A quick look at Connecticut’s 53-41 win over Butler to capture its third national championship in school history:
How the game was won: Defense, defense, defense. Connecticut held Butler to 12 of 64 from the floor (18.8 percent). It set the record for worst shooting performance in a title game. Shabazz Napier led an outstanding perimeter defense that forced the Bulldogs to take tough shots. Even when Butler was able to get the ball past the perimeter, Alex Oriakhi and Charles Okwandu controlled the inside, only allowing one basket in the paint. To show how dominant Connecticut was inside, the Huskies outrebounded the Bulldogs 51-40 and also had more blocks (10-2).
Big East Vindication: For the first time since Connecticut won in 2004, and also the first time since the inception of the 16 team Big East, the conference boasts a national champion. The Big East came under some criticism this season for getting 11 teams picked to the field of 68, but only having Connecticut advance past the Elite 8. The win should silence some of the critics for now.
Calhoun’s company: Bob Knight. John Wooden. Adolph Rupp. Mike Krzyzewski. Those are the only four coaches in the history of college basketball to win three or more titles. With wins in 1999 and 2004, and now, 2011, Jim Calhoun has joined that short list. Calhoun was already regarded as one of the top coaches in college basketball. And now he has another reason to claim the title as best Big East coach from SU coach Jim Boeheim. Let the debate continue.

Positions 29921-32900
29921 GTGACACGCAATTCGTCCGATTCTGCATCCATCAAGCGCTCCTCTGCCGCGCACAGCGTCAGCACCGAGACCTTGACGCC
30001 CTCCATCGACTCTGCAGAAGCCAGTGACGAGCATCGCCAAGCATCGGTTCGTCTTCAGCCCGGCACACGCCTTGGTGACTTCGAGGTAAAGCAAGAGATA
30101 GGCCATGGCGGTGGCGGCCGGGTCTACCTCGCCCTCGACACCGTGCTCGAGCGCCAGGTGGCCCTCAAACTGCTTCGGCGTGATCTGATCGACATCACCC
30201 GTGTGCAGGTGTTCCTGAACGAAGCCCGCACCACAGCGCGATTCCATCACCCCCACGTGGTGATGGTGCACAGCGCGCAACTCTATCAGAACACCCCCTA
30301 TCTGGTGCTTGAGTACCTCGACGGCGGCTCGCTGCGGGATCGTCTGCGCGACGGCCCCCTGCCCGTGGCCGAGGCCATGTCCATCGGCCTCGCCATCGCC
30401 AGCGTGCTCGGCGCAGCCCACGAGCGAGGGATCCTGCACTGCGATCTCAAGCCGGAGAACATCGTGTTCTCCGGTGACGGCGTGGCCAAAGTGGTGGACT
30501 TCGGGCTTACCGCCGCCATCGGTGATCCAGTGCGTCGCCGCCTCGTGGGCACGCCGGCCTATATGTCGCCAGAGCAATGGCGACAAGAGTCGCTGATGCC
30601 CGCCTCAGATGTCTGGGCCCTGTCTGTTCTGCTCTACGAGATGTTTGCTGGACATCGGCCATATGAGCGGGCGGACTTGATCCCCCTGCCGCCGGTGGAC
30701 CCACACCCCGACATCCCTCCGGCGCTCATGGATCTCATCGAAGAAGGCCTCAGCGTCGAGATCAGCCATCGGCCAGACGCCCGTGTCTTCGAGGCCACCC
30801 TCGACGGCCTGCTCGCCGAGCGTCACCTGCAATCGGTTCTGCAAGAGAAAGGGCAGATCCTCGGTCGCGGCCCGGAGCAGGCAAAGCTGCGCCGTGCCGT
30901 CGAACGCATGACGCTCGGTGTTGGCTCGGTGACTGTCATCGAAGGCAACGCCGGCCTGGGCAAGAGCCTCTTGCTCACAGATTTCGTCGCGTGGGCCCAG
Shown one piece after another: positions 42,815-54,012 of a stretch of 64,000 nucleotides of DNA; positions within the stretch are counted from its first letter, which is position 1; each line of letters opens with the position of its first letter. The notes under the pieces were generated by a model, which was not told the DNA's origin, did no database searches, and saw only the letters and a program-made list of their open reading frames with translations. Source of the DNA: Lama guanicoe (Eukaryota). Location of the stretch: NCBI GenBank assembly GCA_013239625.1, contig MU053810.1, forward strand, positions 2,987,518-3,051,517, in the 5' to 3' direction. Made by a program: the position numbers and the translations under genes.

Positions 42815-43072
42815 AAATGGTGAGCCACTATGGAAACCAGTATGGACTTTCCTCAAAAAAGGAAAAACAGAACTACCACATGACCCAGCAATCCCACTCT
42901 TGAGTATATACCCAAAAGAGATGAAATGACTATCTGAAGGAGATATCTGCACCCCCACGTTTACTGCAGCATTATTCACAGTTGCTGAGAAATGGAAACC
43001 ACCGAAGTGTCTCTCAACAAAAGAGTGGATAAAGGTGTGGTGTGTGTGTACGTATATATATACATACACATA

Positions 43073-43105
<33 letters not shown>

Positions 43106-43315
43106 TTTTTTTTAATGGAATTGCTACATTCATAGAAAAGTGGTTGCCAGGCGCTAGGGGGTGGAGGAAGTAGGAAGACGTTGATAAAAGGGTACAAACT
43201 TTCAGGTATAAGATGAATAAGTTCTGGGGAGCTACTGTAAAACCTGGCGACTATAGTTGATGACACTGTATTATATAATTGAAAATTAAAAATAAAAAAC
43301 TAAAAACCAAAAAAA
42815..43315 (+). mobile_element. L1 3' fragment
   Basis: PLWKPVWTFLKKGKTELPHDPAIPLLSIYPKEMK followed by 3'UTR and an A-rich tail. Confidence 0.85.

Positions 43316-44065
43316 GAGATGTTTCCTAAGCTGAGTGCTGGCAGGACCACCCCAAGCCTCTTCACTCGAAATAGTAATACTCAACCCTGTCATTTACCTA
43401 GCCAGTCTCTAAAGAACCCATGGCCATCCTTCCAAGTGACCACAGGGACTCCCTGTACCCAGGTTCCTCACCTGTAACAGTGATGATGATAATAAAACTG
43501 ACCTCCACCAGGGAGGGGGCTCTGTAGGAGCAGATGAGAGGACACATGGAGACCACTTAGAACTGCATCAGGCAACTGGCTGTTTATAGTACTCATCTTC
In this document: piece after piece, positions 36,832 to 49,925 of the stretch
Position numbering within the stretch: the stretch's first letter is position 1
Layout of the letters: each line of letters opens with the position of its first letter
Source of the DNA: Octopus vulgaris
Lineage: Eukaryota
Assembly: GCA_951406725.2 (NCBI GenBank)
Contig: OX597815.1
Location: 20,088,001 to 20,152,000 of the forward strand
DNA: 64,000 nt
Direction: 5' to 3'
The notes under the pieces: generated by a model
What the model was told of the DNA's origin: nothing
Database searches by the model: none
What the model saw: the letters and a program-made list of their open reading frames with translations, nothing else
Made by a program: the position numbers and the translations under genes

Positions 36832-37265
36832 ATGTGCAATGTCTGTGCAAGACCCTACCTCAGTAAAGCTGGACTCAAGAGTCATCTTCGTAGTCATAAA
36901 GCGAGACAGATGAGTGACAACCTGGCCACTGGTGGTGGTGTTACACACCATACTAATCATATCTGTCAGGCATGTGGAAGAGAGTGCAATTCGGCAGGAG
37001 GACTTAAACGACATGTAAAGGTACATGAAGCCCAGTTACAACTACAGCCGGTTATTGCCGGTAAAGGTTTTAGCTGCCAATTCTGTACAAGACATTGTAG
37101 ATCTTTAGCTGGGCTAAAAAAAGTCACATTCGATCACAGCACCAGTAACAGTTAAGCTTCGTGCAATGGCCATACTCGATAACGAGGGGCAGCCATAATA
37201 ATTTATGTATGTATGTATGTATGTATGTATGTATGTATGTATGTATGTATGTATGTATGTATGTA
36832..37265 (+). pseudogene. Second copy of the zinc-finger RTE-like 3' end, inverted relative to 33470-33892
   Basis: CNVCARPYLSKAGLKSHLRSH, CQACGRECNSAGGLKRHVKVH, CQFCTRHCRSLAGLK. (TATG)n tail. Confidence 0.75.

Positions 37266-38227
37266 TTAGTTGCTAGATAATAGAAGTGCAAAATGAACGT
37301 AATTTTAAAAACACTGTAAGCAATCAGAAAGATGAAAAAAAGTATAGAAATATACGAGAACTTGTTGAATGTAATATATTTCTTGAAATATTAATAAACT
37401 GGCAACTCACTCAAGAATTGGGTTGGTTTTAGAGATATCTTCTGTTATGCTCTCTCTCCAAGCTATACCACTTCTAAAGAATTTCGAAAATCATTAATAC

Quote to Note: “They truly were brothers, they truly were trusting in each other, and that was very, very special.” – Calhoun during his post game press conference.
Star gazing: Kemba Walker scored 16 points and was named the Tournament’s Most Valuable Player. He wasn’t particularly sharp on Monday, shooting 5 for 19 from the field, but he had help from Oriakhi (11 points, 11 rebounds) and Jeremy Lamb (12 points, seven rebounds). It was a dreadful night for Matt Howard and Shelvin Mack. The two players that led the Bulldogs to the title game scored a combined 20 points on 5-for-28 shooting from the field.
Unsung hero: All season long, Niels Giffey floated in and out of Calhoun’s rotation, playing just 24 minutes combined in the dance. But Giffey came off the bench to provide 24 key minutes, playing excellent defense, while scoring four points and collecting six rebounds.
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